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A brilliant red dye is extracted from the shell of the female insects, which huddle immobile in clusters on Clenpiq (Sodium Picosulfate Oral Solution)- Multum wood. The dye is made using kermesic acid, produced by the kermes insects. The dyes are comparable in color quality and intensity, but cochineal dye is 10 or 12 times Clenpiq (Sodium Picosulfate Oral Solution)- Multum effective as the kermes dye.

Cochineal (Dactylopius coccus) is an insect very like the kermes insect, and lives on some cacti or prickly pears. The cochineal beetle is a primarily sessile parasite, feeding on moisture and nutrients in the cacti or prickly Clenpiq (Sodium Picosulfate Oral Solution)- Multum that form its habitat.

Carmine (made from cochineal insects) is much more concentrated Clenpiq (Sodium Picosulfate Oral Solution)- Multum the traditional red dyes of madder root, kermes, Polish cochineal and brazilwood.

It was in high demand throughout Europe, coloring the fabrics of royalty, nobility, and church leaders. For several centuries it was the most important insect dye used in hand-woven oriental rugs. Michelangelo used carmine in his paints, and the dye lent distinction to the uniforms of the British Redcoats (shown here), the Hussars, the Turks and Clenpiq (Sodium Picosulfate Oral Solution)- Multum Royal Canadian Mounted Police. Cochineal comes from the cochineal insect, which produces carminic acid to protect itself from its insect predators.

This deep crimson Clenpiq (Sodium Picosulfate Oral Solution)- Multum is used to produce scarlet, orange, and other shades of red, and is found in cosmetics and as a food Celestone Soluspan (Betamethasone Injectable Suspension)- Multum. Harvested cochineal insects were killed by immersion in hot water, steam, or baking in an oven.

They were then dried and crushed. After Columbus and the colonization of the Americas, demand from Europe increased the scale of production of this highly prized dye. Nowadays, a variety of methods are employed to extract carmine dye. With the introduction of commercial synthetic dyes in the late 19th century, the natural dye industry began to diminish.

A process that involved the intensive manual labor of breeding the cochineal insects and handpicking them was no competition for laboratory production, which became increasingly inexpensive. However, because of health concerns over synthetic colorants and food additives, there is a renewed interest in natural dyes.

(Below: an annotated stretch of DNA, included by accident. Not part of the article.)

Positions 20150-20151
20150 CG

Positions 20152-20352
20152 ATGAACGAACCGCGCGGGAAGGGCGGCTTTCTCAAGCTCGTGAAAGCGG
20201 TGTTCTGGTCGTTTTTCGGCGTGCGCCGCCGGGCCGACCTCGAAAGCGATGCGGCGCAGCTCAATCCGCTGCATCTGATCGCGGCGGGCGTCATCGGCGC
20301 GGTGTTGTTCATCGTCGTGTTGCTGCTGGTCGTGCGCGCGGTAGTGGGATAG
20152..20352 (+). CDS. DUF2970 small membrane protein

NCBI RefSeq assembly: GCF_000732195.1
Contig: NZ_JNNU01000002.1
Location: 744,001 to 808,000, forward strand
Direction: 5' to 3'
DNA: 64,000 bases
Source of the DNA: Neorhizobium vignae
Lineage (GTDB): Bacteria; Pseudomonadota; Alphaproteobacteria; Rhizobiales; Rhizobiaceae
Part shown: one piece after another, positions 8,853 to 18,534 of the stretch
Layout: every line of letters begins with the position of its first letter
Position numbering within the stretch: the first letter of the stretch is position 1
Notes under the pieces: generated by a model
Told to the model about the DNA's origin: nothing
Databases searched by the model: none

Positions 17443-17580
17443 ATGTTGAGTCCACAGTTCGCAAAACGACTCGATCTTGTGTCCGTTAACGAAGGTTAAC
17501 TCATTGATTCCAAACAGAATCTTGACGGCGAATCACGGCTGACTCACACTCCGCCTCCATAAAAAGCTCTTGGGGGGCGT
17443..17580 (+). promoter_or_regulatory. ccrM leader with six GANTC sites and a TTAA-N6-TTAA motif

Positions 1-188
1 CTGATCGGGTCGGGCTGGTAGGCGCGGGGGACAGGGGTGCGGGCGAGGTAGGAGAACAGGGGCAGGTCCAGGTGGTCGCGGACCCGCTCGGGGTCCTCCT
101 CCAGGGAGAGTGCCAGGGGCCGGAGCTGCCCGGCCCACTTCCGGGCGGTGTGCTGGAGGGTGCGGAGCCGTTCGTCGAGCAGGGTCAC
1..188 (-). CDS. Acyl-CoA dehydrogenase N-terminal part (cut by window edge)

Some artists prefer to use natural dyes, creating a market for carmine oil paints and watercolors. Production of cochineal dyes, known to be non-toxic and non-carcinogenic, has once more become viable for applications in medicine, food production, and cosmetics.

Cactus crops in Mexico, Guatemala, and the Canary Islands are in use as commercial cochineal production sites. A small number of people are allergic to cochineal, and react with anaphylactic shock symptoms. One reason cochineal is prized is its stability as a dye. The color remains constant over time, and is one of the most resistant natural colorants to the effects of light, heat and oxidation, even more so than some synthetic colorants.

You can identify carmine dyes in food and cosmetics as E120, cochineal, or Natural Red 4 on packaging labels. Carmine (derived from cochineal) is used to color food and drinks red. Carmine can be found in food such as meat, sausages, processed poultry products (meat products cannot be colored in the United States unless they are labeled as such), bakery products, cookies, desserts, icings, pie fillings, jams, preserves, gelatin desserts, juice beverages, varieties of cheddar cheese, yogurts, ice-cream and other dairy products, sauces and sweets.

Carmine is one of the very few pigments considered safe enough for use in eye cosmetics. The cosmetics industry is a major consumer of insoluble carmine pigment, particularly for hair and skin products, lipstick, face powder, rouge, and blushes.

Another major application is to color pharmaceutical products such as ointments and pills. Polish cochineal (Porphyrophora polonica), like kermes and cochineal, are sessile, parasitic scale insects. They live on the roots of various herbs - especially those of the perennial patient information leaflet - found in Central Europe and other parts of Eurasia.

Cochineal was used through the Middle Ages in the Ukraine, Lithuania, and Eastern Europe to supplement or replace the rare and costly kermes red. Polish cochineal was used to dye a variety of natural fabrics. The dye itself contains carminic acid with small amounts of kermesic acid.

The scarcity of Polish cochineal and its plant host today may be traced to extensive harvesting over the centuries. Rather than collect the larvae alone, harvesters uprooted the entire plant. Until the introduction of cochineal from the Americas in the 16th century, the Polish cochineal insect was an important trade commodity.

Lac insects produce a red dye very similar to those of the cochineal and kermes insects, but are also known for their production of a glassy resin processed to produce shellac.

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